Photo: Fingerprint Releasing/Bleecker Street

In Ocean’s 11 and its sequels, Steven Soderbergh made the business of robbery seem like a multifaceted lark: part boys’ club, part performance space, part showcase for the pleasures of improbably smooth professionalism. The heists that Danny Ocean and his crew pulled off were supposedly motivated by revenge or desperation, but the money itself always seemed secondary at best—almost gauche, in the world of the movie, to fully acknowledge.

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After a four-year break from film directing, and a decade away from the heist genre, Soderbergh has returned with Logan Lucky, which features dialogue referring to the hillbilly heisting of “Ocean’s 7-11” before any smartass critics have a chance to put it in their headlines. It shares with the Ocean’s pictures an intricate plan to rob a heavily trafficked institution—here the Charlotte Motor Speedway in North Carolina, rather than a glitzy casino—but focuses on characters significantly less well-heeled. Jimmy Logan (late-period Soderbergh muse Channing Tatum); his brother, Clyde (Adam Driver); and their sister, Mellie (Riley Keough) don’t have much money. They also have what Clyde has determined to be a family curse of bad luck.

Their bad run includes Clyde’s stint in Iraq that left him with a prosthetic arm and Jimmy’s high school football injury that leads to his firing from a construction crew working the speedway, as well as several historical family anecdotes that sound funnier without good actors putting faces to the pain. When Jimmy’s ex-wife, Bobbie Jo (Katie Holmes), wants to move their daughter, Sadie (Farrah Mackenzie), further away, Jimmy reaches the end of his rope. He begins plotting a methodical list of rules for the perfect heist, to be carried out against the speedway and the master till that contains all the cash from its concessions.

The plan involves the facility’s vast network of pneumatic tubes; that much is clear from the outset. As a heist picture, Logan Lucky knows just how often to alternate straight exposition with cagey withholding. The full robbery blueprint is revealed slowly—new details are still twisting the narrative even after the big heist day has passed, perfect for Soderbergh’s control-freak tendencies (once again, he shoots and edits himself). The snappy script by unknown (and possibly pseudonymous) newcomer Rebecca Blunt offers some Coen brothers-like dialogue, which Soderbergh complements with his compositions. Sometimes he gets a laugh just by how he positions the actors in the frame, and there are multiple gags predicated on the timing of explosions.

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The supporting cast provides some fireworks, too. Driver’s and Tatum’s controlled, empathetic deadpan—they make surprisingly convincing siblings—leaves room for wilder stuff elsewhere on their crew: Daniel Craig is hilarious as Joe Bang, the imprisoned drawling explosives expert who can’t quite believe the audacity of the Logans’ plan but goes along with it anyway, and Keough is a delight (if slightly underused) as the steely, performance-driving Mellie. For a certain type of crowd, this movie will qualify as a major pleaser, even treating lucky audiences to the sight of Seth MacFarlane getting slammed in the face (he’s well-deployed as a smarmy British NASCAR wheeler-dealer who runs afoul of the Logan brothers, who dutifully run afoul of him right back).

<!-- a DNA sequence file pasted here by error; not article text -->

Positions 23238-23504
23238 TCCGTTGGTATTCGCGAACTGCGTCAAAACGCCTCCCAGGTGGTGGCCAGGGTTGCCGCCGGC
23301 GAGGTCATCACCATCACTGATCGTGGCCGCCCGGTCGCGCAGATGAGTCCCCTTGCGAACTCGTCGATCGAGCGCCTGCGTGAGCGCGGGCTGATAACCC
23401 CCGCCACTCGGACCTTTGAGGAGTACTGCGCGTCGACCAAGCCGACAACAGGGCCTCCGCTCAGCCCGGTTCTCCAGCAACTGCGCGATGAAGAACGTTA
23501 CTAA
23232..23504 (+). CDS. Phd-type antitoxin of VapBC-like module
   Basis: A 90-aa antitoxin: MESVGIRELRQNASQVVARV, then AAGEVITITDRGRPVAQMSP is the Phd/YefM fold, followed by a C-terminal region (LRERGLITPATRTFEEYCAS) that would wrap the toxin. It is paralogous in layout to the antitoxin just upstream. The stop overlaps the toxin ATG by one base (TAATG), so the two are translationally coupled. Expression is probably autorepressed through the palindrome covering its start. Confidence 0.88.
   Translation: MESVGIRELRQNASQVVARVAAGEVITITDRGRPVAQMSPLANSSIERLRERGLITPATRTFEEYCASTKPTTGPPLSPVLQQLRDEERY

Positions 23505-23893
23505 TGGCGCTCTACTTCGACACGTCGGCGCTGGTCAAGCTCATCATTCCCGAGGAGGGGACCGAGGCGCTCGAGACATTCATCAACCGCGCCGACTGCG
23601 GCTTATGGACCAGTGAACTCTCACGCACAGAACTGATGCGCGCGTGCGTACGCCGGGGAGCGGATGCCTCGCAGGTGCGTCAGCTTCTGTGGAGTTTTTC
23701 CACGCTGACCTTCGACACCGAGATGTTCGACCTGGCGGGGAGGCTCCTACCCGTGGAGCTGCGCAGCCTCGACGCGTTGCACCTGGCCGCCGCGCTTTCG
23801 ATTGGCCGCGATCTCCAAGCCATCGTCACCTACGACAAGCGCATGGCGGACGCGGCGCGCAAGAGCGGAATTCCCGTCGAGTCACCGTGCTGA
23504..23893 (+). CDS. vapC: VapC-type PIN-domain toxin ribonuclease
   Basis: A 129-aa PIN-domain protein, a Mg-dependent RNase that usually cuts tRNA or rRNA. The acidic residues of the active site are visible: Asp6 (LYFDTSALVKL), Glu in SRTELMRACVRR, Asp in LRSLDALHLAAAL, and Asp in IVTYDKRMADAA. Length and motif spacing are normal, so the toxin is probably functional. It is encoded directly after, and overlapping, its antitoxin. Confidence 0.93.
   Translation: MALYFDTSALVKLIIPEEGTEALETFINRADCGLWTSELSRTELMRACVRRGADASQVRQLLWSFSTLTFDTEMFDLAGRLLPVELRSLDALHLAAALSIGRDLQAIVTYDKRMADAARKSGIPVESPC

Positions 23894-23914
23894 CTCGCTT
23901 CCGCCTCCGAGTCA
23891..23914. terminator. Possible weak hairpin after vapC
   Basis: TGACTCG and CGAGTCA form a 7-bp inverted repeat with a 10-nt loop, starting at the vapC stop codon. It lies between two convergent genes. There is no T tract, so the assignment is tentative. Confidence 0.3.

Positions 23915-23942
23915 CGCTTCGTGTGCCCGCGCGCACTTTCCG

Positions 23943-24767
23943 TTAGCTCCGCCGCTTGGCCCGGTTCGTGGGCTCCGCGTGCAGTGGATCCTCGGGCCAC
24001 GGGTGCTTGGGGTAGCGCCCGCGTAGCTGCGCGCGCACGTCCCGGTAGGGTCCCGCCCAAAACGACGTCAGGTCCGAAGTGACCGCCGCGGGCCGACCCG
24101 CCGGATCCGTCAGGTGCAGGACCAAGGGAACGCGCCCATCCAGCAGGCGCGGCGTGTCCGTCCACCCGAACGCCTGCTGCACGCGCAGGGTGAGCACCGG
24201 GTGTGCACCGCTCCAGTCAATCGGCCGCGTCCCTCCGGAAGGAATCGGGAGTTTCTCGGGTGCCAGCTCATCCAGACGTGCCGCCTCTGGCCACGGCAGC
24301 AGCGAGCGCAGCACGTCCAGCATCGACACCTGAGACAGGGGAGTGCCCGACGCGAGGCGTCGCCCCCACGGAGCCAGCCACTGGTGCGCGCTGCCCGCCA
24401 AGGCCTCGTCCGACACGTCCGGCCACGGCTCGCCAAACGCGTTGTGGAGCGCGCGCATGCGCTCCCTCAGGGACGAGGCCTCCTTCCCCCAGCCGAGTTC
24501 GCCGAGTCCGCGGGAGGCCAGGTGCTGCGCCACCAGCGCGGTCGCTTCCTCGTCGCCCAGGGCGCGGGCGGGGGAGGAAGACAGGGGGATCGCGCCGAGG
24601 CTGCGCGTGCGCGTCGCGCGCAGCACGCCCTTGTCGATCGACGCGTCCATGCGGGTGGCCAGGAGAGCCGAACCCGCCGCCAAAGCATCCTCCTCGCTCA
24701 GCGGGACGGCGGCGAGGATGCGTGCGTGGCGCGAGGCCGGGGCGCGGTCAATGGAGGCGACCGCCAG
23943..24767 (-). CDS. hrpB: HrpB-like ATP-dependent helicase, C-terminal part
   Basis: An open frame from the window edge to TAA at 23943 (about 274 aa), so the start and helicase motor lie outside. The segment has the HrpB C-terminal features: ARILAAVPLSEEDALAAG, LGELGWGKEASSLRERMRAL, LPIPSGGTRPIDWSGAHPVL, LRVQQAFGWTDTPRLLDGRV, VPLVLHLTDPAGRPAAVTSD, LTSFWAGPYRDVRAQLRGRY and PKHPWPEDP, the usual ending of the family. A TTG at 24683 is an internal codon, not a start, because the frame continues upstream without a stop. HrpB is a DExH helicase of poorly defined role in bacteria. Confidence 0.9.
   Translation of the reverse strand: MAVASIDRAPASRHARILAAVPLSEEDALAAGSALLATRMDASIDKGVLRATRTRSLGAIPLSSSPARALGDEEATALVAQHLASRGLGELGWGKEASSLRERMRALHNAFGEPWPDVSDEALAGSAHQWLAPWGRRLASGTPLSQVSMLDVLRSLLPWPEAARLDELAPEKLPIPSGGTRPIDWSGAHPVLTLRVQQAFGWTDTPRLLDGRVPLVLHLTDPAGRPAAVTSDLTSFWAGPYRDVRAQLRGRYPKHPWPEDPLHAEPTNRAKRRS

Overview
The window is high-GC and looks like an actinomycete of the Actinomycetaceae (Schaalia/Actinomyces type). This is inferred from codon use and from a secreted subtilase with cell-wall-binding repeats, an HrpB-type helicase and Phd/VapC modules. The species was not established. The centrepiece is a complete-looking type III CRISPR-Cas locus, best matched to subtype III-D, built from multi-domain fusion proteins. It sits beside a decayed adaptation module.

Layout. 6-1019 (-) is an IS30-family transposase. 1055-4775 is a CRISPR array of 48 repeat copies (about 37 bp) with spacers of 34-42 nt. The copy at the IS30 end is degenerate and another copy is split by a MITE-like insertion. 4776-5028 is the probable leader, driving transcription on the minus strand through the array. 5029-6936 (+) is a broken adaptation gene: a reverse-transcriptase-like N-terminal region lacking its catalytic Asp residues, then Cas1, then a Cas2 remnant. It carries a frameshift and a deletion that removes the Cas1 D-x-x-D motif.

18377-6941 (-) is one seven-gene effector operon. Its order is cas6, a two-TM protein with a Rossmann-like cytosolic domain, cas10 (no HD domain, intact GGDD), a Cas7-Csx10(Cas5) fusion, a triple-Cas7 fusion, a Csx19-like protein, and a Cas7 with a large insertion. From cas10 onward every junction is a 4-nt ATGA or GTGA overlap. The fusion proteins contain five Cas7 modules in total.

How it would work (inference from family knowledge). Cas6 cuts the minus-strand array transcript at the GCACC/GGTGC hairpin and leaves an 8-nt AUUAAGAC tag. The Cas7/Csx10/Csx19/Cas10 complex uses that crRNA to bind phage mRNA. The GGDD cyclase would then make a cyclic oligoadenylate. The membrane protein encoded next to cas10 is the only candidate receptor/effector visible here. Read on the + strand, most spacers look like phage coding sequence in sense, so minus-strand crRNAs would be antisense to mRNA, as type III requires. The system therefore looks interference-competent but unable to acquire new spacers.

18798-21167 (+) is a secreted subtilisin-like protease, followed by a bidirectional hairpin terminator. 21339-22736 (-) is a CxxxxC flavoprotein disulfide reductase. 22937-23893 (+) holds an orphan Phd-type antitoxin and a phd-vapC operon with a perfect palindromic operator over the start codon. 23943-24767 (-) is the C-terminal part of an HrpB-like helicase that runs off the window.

All of this adds up to great entertainment that runs perhaps slightly longer than necessary; it’s closer to the two-hour Ocean’s pictures than the fleetness of Soderbergh’s more experimental genre riffs. Yet the movie is also more than a Big Gulp-sized cup of late-summer lemonade. Its sense of economic anxiety has more in common with Magic Mike and The Girlfriend Experience, two sharp stories about selling sex during a recession. Logan Lucky’s timing and less provocative subject matter could have easily turned it into a condescending paean to white, rural anger in the Trump era. But while Soderbergh’s touch has often been described as chilly—all of that careful color-coding and trim, precise camera movement—he shows real warmth toward his characters here. The whole Logan family is treated with an unfussy dignity that more grandstanding directors might have missed in a rush to lionize, and both Tatum and Driver know how to generate human-scale pathos with understated gestures.

Particularly delicate is the relationship between Jimmy and Sadie, which Soderbergh, Blunt, and the actors manage to get across in just a couple of scenes. (Sadie isn’t exactly in the middle of the action as her dad plans prison breaks, safe-cracking, and assorted schemes.) To say much more might oversell or damper the emotional impact of a movie that indulges in some heistlike misdirection just by working well within its chosen genre. Soderbergh isn’t exactly hiding a secret drama inside his barrel of laughs and twists. But his comeback project keeps quiet about being one of the sweetest, most affirming movies he’s ever made.

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